Those consumers on prepayment meters (PPM) have become more at risk and since March 16 per cent have been unable to top-up because they could not afford to.

Engaging with suppliers

The report references how early on in the pandemic many suppliers made changes to how they operated and shifted to homeworking. Ofgem put in place ‘regulatory flexibility’, enabling suppliers to prioritise telephone services for customers in vulnerable circumstances, including people at risk of going off supply or struggling to pay. This period ended in June.

Yet research found that in the three months to September, one in seven people (14 per cent) who tried to contact their supplier were not able to. In more than half of cases (55 per cent) where contact was not possible, those surveyed said their supplier did not respond.

Digital services

Concerns were raised about a shift towards digital services, which the charity recognises as easy to use for many customers. However, it points to the fact that more than 9 million people in the UK struggle to use the internet without assistance.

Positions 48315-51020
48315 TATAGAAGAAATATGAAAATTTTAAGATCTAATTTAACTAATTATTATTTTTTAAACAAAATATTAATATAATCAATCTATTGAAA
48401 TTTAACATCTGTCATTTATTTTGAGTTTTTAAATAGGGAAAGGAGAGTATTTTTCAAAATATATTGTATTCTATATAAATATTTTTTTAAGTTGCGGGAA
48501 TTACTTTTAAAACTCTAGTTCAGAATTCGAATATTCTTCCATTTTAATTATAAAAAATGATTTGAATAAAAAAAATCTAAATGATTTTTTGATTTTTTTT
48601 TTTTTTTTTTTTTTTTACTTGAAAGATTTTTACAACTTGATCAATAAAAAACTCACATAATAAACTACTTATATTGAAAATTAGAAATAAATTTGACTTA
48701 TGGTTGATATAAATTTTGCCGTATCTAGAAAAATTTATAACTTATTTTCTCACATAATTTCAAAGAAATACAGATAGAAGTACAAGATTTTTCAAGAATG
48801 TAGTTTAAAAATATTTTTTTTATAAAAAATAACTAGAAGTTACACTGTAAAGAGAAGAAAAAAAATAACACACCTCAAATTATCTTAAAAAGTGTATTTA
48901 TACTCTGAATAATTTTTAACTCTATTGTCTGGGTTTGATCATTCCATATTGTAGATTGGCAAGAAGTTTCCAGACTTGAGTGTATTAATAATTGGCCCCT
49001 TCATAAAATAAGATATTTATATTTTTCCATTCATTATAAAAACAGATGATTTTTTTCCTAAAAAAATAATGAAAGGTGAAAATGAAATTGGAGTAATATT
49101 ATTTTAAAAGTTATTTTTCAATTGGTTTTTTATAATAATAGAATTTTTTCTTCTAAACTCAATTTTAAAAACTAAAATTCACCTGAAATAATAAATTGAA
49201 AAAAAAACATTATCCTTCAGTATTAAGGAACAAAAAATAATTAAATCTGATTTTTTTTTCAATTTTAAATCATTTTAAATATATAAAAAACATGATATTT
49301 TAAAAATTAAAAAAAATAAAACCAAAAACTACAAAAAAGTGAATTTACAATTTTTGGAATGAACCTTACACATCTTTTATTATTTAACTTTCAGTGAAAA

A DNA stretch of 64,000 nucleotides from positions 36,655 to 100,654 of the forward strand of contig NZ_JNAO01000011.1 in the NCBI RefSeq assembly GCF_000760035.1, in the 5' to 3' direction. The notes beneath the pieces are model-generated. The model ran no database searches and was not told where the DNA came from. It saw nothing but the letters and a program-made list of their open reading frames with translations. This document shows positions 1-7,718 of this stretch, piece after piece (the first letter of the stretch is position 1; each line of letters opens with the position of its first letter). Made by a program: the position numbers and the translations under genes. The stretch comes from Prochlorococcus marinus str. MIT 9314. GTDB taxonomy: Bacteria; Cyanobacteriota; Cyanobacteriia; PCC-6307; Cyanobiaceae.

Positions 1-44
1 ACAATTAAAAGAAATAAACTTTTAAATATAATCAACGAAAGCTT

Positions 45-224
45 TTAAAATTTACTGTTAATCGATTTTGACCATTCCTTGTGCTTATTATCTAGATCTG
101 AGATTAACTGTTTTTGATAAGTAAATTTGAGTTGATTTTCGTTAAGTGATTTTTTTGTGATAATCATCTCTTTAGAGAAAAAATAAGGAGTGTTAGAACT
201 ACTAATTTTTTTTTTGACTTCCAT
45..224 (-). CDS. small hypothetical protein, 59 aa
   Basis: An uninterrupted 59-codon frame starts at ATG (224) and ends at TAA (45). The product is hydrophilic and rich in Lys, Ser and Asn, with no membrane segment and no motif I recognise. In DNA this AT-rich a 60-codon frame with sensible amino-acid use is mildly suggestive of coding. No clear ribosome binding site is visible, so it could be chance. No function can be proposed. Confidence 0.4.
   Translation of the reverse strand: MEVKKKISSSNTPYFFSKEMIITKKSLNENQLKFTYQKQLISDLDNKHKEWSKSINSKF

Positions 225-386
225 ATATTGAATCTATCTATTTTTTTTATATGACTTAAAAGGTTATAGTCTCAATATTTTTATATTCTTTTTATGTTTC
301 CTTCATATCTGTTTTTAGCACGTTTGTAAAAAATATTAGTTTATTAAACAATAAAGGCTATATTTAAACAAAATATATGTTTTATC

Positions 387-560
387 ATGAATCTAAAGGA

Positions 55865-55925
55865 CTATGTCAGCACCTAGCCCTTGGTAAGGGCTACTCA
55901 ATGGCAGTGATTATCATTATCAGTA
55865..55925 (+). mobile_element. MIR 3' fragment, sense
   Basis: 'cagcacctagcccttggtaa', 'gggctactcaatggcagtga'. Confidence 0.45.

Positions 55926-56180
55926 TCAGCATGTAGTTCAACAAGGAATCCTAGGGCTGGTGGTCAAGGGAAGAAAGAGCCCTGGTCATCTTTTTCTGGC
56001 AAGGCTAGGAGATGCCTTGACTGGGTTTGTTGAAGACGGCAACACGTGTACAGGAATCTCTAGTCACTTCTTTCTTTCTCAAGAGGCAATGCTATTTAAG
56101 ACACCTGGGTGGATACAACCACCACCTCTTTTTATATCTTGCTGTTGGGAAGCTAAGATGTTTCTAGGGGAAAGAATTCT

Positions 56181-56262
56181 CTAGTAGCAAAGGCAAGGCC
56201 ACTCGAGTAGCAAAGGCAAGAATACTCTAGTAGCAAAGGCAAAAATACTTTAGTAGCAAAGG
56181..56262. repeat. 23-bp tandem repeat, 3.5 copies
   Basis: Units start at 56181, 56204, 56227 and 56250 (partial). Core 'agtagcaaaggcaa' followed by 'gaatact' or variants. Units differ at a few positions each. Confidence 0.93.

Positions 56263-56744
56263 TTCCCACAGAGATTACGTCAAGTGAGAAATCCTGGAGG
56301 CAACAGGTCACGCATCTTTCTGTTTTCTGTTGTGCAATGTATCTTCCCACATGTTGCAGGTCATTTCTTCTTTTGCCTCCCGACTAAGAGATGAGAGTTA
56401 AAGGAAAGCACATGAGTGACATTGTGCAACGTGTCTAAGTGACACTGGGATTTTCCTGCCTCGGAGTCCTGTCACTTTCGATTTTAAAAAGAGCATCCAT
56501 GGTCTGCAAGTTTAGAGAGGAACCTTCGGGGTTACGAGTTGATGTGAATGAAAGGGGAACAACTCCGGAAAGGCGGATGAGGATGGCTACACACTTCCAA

With research forecasting that a quarter of the population will have very low digital engagement in 2030, the charity warns that changes by some suppliers may be causing difficulty for households reliant on telephone services.

For example, a third (32 per cent) who tried to get in touch with their supplier and could not said this was because they could not find their contact details.

As a result, Citizens Advice has called on Ofgem to update its stance on telephone services to set “clear expectations for suppliers” as they adopt more digital first approaches.

The report found that on the whole, the support that has been put in place by suppliers to help customers is working relatively well for those who have been able to access it. More than half (59 per cent) of people in financial difficulty who spoke to their supplier said the support options they were offered were helpful – just 16 per cent disagreed.